Construction schedules and timing for occupancy has been an issue that we’ve seen arise quite a bit in the past few months. As our clients are growing and taking more space, we are encouraging them to understand timelines for building out their space and moving their operation.
It’s tempting to assume that everything will happen quickly and all the stars will align, but that’s not always the case. There are some significant lead-time items that need to be considered and planned for well in advance.
1. The architectural, mechanical, electrical, and plumbing (MEP) drawings. An architect has to create a full set of plans that show all of the construction that needs to be done to the space. The architect may need a few weeks to create the drawings and there may be a number of revisions based on feedback from the tenant.
2. Permits. The reason to create MEP drawings isn’t just so the contractor knows where to start building. The township also has to review the plans and issue permits. While they try to turn it around faster, town inspectors typically have the right to take six or eight weeks to review the plans.
3. Construction. Building the space takes time… There is no avoiding it. Demolition, construction, and finishes will take 60 days even for a simple project. Complicated or large-scale jobs will take longer. And that assumes there are no delays, holidays, etc.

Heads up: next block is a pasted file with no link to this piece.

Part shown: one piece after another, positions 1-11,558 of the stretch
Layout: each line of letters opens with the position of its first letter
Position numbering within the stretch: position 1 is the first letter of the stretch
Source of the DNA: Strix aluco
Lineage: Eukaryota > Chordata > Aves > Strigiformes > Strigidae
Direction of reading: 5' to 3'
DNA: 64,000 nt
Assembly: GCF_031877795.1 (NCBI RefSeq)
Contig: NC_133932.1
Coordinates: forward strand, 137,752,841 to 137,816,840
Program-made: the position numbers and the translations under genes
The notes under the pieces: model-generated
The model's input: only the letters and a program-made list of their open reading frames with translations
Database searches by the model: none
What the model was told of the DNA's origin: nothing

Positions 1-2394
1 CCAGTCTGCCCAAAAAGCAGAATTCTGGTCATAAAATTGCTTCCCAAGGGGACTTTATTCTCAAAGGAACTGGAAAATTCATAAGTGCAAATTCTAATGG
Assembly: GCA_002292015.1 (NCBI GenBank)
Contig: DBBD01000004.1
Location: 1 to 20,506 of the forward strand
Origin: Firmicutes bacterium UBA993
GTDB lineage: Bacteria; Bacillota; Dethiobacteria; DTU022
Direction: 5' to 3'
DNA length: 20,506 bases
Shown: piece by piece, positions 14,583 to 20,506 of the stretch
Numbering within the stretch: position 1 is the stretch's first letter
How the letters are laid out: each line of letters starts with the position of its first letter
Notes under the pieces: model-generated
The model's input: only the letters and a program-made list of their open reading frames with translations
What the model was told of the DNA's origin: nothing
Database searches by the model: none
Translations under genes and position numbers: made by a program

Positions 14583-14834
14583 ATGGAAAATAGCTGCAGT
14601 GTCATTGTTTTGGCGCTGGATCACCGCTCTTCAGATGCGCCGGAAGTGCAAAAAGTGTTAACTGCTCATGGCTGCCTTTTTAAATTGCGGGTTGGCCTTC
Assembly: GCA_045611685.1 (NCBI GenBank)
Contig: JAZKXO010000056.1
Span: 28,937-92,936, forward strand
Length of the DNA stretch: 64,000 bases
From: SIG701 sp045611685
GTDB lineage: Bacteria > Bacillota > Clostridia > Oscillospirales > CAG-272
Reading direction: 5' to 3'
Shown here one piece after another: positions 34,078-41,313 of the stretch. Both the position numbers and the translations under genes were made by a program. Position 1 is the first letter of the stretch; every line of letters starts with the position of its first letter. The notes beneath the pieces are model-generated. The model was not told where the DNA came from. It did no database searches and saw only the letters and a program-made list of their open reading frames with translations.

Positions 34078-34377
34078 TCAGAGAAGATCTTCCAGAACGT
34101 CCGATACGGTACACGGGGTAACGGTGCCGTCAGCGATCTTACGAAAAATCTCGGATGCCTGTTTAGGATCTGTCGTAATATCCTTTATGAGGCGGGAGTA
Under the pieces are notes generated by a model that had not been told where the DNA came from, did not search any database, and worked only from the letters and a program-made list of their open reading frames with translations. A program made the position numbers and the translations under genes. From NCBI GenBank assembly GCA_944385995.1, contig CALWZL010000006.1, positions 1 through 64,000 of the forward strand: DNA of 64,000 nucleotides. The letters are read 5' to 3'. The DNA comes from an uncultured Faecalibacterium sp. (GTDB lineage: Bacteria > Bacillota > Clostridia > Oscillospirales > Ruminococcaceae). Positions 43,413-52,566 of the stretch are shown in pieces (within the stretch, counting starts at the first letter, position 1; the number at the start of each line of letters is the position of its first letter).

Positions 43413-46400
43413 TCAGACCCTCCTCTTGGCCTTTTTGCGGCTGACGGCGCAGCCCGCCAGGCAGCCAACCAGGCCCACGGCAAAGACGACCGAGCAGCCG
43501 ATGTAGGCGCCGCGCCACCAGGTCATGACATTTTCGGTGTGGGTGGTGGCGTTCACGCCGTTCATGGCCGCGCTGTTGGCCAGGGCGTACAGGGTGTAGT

4. Furniture. The office furniture you specify may be sitting in a warehouse waiting for you, or it may take two or three months for it to be fabricated. And specialty items may take even longer.
5. Telephone/Internet. Telephone companies and Internet Service Providers have gotten faster, but getting set up with connectivity will also take a few weeks.
Some of the above items can be managed in conjunction with one another. For example, the furniture can be ordered while construction is taking place, but I have rarely seen this process take less than four months from start to finish. We encourage our clients to start planning from the desired occupancy date and work backwards. This helps create project milestones and defines responsibilities from the outset to avoid problems at the end.